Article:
I MET master pumpkin carver Tim Pate on a sunny day at the Pumpkin Patch on Sauvie Island. He was tucked under the tent of the corn maze, carving a pumpkin into a portrait of a man who planned to use the pumpkin to propose to his girlfriend, by hiding it at a dead end in the corn maze. (She said yes!) Guns N' Roses and "American Pie" played on the loudspeaker, with dozens of squealing, field-tripping grade schoolers milling around, occasionally stopping to stare and delight. Pate's pumpkin carvings have been featured on the TV series Grimm, among many other places.

OREGON COUNTRY FAIR—"I've been an artist a long time. I've carved down at the Oregon Country Fair for, like, 14 years. I was on the staff there for a long time. I did a lot of carving, the faces in the trees, and the benches, stuff like that. I have hundreds of carvings down there. I was also the coordinator for the Portland Hempstalk Festival here in Portland. I've been involved in the hemp movement for decades. But right now, during October, it's pumpkins for me."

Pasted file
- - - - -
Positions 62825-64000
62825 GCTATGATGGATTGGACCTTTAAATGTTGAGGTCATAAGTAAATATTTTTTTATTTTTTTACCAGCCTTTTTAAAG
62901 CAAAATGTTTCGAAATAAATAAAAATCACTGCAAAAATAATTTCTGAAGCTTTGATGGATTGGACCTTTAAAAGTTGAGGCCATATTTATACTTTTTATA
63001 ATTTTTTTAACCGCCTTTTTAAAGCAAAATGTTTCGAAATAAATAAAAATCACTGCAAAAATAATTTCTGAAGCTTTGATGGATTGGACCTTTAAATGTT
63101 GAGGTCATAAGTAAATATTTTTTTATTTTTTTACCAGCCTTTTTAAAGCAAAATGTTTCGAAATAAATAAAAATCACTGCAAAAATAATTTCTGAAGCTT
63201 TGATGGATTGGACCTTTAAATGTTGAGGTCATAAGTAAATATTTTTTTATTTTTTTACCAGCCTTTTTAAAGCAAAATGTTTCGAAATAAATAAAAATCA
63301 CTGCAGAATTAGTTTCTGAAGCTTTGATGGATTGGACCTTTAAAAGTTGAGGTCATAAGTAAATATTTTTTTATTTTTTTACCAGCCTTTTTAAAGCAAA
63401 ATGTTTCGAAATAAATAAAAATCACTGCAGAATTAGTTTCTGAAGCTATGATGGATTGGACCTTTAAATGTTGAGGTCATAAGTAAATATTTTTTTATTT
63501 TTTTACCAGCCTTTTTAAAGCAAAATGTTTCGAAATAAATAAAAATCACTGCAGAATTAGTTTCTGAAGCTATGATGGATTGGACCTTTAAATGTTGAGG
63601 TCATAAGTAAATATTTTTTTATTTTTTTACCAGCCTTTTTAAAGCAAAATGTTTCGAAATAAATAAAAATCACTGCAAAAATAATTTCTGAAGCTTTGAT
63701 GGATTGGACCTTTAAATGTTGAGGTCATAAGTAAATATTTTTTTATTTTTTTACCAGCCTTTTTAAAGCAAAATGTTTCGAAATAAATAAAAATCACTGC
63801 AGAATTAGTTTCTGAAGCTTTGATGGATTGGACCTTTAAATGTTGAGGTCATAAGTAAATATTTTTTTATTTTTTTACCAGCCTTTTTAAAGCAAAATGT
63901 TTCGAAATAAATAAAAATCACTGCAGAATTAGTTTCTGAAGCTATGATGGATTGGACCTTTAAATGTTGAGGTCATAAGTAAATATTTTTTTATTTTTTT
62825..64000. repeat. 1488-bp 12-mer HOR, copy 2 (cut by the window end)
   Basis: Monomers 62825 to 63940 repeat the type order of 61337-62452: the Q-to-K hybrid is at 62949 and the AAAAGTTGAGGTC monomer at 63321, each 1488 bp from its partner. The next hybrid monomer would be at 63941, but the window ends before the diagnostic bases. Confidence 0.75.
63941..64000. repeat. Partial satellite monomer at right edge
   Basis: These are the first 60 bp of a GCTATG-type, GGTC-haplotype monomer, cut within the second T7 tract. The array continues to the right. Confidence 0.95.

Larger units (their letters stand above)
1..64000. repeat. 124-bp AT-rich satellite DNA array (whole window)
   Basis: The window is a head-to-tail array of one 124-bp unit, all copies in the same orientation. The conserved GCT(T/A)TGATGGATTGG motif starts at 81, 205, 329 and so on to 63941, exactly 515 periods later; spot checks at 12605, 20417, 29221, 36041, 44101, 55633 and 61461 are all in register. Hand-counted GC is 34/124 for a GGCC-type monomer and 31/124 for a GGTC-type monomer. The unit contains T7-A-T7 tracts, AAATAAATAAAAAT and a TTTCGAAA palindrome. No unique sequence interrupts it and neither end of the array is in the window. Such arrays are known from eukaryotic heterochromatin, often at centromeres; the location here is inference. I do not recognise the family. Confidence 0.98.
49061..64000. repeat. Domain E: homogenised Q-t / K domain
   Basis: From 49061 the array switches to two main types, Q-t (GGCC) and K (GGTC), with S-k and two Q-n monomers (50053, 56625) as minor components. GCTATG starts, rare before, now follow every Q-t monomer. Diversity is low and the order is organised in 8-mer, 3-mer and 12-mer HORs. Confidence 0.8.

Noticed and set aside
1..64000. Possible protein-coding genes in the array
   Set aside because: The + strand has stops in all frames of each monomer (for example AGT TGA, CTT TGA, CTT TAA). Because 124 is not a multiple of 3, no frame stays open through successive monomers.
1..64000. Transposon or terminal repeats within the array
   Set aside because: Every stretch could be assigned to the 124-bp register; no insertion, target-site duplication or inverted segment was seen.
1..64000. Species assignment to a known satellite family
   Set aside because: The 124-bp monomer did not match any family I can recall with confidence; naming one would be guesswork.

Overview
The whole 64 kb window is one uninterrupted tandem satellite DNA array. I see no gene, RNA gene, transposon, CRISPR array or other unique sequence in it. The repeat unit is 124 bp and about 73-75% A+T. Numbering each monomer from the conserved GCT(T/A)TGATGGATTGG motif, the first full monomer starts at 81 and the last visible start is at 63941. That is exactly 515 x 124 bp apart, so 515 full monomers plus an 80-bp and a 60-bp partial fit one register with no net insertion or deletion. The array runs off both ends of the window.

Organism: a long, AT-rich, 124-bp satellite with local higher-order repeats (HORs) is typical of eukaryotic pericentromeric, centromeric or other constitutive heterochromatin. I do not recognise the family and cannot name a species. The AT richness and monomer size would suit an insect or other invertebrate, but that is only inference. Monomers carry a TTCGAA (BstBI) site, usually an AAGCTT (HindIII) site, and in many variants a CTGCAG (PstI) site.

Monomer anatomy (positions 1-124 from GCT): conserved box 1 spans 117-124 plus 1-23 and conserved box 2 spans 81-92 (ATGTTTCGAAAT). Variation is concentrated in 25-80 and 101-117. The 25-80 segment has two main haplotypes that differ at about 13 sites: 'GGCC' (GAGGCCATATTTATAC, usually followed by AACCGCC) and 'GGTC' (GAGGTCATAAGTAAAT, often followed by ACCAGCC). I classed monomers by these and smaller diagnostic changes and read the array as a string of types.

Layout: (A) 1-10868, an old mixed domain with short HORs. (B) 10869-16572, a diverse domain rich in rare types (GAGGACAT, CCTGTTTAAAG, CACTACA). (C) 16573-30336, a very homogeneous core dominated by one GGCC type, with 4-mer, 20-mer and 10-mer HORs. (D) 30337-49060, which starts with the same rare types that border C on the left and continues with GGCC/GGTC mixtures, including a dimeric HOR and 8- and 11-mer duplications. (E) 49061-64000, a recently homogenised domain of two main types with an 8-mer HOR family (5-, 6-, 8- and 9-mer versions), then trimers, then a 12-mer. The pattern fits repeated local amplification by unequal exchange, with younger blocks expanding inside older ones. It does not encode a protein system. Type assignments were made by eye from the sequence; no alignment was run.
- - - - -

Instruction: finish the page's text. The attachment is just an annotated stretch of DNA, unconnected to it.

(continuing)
IN THE FAMILY—"My great uncle was a foreman in a stone quarry in Alabama. Some of my earliest memories were watching them pull huge house-size blocks of stone out, from when I was two, three years old. My grandfather was a stonemason. The most important sculptor I ever sat with was my great grandfather. When I was 14, I spent the summer with him. He was 85. I said I want to learn how to carve. He started showing me; he said, 'Pick up an instrument, too.' So I did. I picked up the guitar that year. I've been doing both ever since, since '69."

BEST-CASE SCENARIO—"I've been sold out a year in advance. Some years, like, four or five years in a row. I mean, I've got $30,000 orders to do on my hands, and cash in my hands. For an artist, you can't ask for more. I've got clients who have lined up 14 years in a row, and I like that—just in pumpkins. Can you imagine?"